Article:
Airman helps people smile

  • Published
  • By Senior Airman Jennifer Zima
  • 501st Combat Support Wing Public Affairs

U.S. Air Force Senior Airman Mark Pinto, 423rd Medical Squadron dental technician, has traveled over 7,000 miles to join the estimated 22.6 million population of Asian Americans.

Pinto was born and raised in Manilla, Philippines. His parents moved to America to look for better opportunities, leaving 11-year-old Pinto in the care of his older sister. At 18, he joined his parents in Las Vegas and worked at a farmer’s market, before making the decision to join the U.S. Air Force. He wanted to become more independent, find better opportunities and travel. While he was in Basic Military Training, he took the oath to become an American citizen.

“I’m American, but I’m still Filipino. I will not forget my heritage,” said Pinto. “Having a background from a developing nation taught me how to be humble and grateful with what we have.”

As a dental technician, Pinto sees value in helping people gain confidence in their smile.

“I like to accommodate people and give the best care that I can give,” said Pinto. “I assist the dentist from regular check-ups to actual surgery. We also manage patient dental records and clean dental instruments.”

Pinto’s last name means painter. Although he doesn’t paint physical canvases, his personality and inclusive attitude draw people toward him.

According to Pinto, diversity and open-mindedness are important, because they help to prevent racism.

“Having a diverse population in a community helps us understand each other and be more open-minded about other people’s cultures,” said Pinto. “When someone is narrow-minded, that’s where racism begins. Understanding each other and having a diverse community is better for the Air Force.”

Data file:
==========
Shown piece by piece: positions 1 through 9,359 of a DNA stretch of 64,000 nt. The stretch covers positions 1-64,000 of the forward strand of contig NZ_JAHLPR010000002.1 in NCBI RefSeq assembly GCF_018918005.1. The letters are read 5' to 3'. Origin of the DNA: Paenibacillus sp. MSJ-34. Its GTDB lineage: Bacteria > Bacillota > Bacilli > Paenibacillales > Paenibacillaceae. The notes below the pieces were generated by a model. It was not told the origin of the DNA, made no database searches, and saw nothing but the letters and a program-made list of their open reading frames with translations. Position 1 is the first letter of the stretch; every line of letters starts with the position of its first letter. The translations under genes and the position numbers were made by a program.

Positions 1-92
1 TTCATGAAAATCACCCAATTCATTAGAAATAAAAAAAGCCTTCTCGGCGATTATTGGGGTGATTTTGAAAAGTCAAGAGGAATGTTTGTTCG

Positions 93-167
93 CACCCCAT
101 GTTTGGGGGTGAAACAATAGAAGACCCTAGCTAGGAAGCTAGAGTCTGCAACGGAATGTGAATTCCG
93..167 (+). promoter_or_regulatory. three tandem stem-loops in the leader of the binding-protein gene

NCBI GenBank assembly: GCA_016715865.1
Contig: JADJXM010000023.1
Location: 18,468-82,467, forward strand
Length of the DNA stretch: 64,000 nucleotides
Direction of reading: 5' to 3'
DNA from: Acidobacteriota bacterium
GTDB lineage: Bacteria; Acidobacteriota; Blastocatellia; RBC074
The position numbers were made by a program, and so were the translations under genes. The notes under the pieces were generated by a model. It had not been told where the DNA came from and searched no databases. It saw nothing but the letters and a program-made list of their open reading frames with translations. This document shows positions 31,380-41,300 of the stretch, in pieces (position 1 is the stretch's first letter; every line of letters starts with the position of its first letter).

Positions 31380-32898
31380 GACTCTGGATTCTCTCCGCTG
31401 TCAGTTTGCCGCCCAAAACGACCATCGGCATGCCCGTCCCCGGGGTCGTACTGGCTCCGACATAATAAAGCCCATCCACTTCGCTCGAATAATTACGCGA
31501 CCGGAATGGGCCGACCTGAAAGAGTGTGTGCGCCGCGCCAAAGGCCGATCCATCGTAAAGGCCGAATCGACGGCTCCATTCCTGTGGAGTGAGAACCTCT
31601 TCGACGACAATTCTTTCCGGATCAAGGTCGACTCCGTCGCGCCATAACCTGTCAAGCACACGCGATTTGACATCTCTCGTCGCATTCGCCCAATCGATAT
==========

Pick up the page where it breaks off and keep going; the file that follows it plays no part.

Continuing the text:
Pinto often organizes trips with other Airmen, traveling and photographing his experiences along the way.

May is Asian American and Native Hawaiian/Pacific Islander Heritage Month, a time when we recognize the history and achievements of Asian Americans, Native Hawaiians and Pacific Islanders.

Throughout U.S. history, members of the AANHPI community have championed the American values of commitment, hard work, excellence and perseverance. They have led the way in culture and the arts, law, science and technology, sports and public service – including the armed forces.

President Joe Biden proclaimed May 2021 Asian American and Native Hawaiian/Pacific Islander Heritage Month, saying “My administration is committed to a whole-of-government effort to advance equity, root out racial injustices in our federal institutions, and finally deliver the promise of America for all Americans.”